Why is there such a mismatch in public perception about pets as a panacea and the evidence for it?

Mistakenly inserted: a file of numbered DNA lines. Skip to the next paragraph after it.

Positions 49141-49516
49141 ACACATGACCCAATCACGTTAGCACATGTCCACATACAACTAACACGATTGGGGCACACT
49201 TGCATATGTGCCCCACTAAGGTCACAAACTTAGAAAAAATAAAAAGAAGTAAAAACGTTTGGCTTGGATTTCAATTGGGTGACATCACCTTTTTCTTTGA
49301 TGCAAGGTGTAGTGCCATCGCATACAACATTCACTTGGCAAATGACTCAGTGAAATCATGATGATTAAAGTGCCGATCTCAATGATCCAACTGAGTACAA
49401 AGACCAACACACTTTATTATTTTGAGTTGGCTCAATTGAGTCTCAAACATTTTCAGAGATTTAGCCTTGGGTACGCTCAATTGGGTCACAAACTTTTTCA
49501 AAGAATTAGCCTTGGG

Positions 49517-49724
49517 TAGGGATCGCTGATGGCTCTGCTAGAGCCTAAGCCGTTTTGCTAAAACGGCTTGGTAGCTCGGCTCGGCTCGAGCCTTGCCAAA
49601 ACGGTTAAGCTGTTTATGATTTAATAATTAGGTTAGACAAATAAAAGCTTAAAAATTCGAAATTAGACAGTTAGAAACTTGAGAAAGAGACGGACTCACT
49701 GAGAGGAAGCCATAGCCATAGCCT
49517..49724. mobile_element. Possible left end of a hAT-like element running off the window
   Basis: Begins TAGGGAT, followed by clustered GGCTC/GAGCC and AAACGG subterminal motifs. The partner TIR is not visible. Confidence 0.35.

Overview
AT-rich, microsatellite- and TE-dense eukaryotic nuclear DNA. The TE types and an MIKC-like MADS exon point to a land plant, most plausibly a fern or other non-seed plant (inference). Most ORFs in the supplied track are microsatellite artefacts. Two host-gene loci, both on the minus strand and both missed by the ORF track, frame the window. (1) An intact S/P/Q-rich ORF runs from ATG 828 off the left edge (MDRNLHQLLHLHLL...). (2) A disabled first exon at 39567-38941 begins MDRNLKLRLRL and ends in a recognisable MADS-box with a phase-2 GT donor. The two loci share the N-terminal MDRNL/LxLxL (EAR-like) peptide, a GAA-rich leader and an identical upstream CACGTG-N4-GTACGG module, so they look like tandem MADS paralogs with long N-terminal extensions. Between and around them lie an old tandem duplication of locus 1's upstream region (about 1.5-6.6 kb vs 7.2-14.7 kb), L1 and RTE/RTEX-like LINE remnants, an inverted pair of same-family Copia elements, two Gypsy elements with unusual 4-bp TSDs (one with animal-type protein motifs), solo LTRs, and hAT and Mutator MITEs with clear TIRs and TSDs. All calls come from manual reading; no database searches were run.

I think it’s about a puzzling and unusually unique effect pets give to people, which is what I call the trustworthiness effect, which hasn’t received a huge amount of attention in the press, but it has been replicated in studies in several different countries. People with animals, or as simply described as having a friendly dog with them, instantly become more trustworthy in the eyes of the person who’s encountering that person or having that person described to them. I think it actually explains quite a lot — people are believed when they tell nice stories about animals. Whether that applies to news reports as well, I’m just guessing, but I think it’s a reasonable explanation. I think it also explains a lot of the effects of animal-assisted therapy. The magic is actually in making the person with the animal much more approachable. In a senior residence, it’s not simply the seniors who find the visitor a good person to talk to, but the staff finds the visits beneficial as well. It makes the whole place seem a bit more homely. The dog, or whatever animal, is changing people’s perception of the person doing the therapy. This is the trustworthiness factor, and it explains quite a lot of our biases.